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Baby Carrots Aren’t Actual Baby Carrots

In the 1980’s, Mike Yurosek found a creative way to upcycle unwanted carrots. Thirty years later, the convenience of miniature, manufactured carrots makes them parents’ most bought, vegetable snack.

But many children may not have a clue that their healthy snacks’ name is a bit misleading.They may never see or know what a real, immature “baby” carrot is.

It’s not necessarily the lack of knowledge pertaining to baby carrots, it’s their lack of basic food sensibility, that is worrisome. Over the past decade, surveys have been done on children and young adults all over the country, to measure their understanding of nutrition.

Their responses to food origin and nutritional questions are shocking.

A study done by California researchers surveyed fourth through sixth graders and found that:

  • Over half of them didn’t know onions and lettuce were plants

  • Four out of ten didn’t know that hamburgers came from cows

  • Three out of ten didn’t know cheese came from milk

Children are now three generations removed from traditional agricultural

While many education platforms have failed in agricultural literacy, lack of exposure may play a higher role. Children’s lack of food knowledge can be explained if we take into consideration their lack of exposure:

  • Especially in Urban areas, children are raised hundreds of miles away from where their food is produced and processed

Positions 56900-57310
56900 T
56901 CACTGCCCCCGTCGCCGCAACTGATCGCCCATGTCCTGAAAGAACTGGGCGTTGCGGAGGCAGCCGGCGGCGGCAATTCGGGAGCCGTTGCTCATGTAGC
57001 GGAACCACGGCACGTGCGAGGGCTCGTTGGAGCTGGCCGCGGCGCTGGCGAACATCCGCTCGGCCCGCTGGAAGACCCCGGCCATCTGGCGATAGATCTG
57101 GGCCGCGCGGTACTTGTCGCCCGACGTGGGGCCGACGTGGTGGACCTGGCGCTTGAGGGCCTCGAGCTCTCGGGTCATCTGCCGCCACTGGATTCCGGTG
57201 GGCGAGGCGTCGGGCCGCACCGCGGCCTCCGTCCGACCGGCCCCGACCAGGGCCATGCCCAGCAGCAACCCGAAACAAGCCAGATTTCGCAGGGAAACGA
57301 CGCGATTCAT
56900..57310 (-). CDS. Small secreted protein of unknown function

• They see going to the grocery store as the main source of the food, but haven’t had the exposure to understand where the food was beyond that point

Knowing where food comes from will make it easier for kids to make healthy food decisions now and in the future.

It’s essential for children to have knowledge about where their food comes from, so they are able to make informed decisions about healthy food throughout their lives.

Not only does knowledge of where our food comes from provide health benefits, it can teach life long lessons.

A growth mindset can be developed through growing vegetables. Starting with an interactive lesson, like growing beans, teaches children about delayed gratification. They will have to diligently water and care for their plant to see results. It will allow them to emphasise growth over speed, a lesson they can apply throughout life.

Remember, exposure is key.

There are plenty of opportunities to help children grow awareness and skill sets relating to food within our community. Wyoming Food for Thought provides child-friendly education and resource information at our program site. We also offer kids activities at the weekly farmers market and our urban garden. These programs allow hands-on learning and depth opportunity for children.

Do your kids know where their food comes from?

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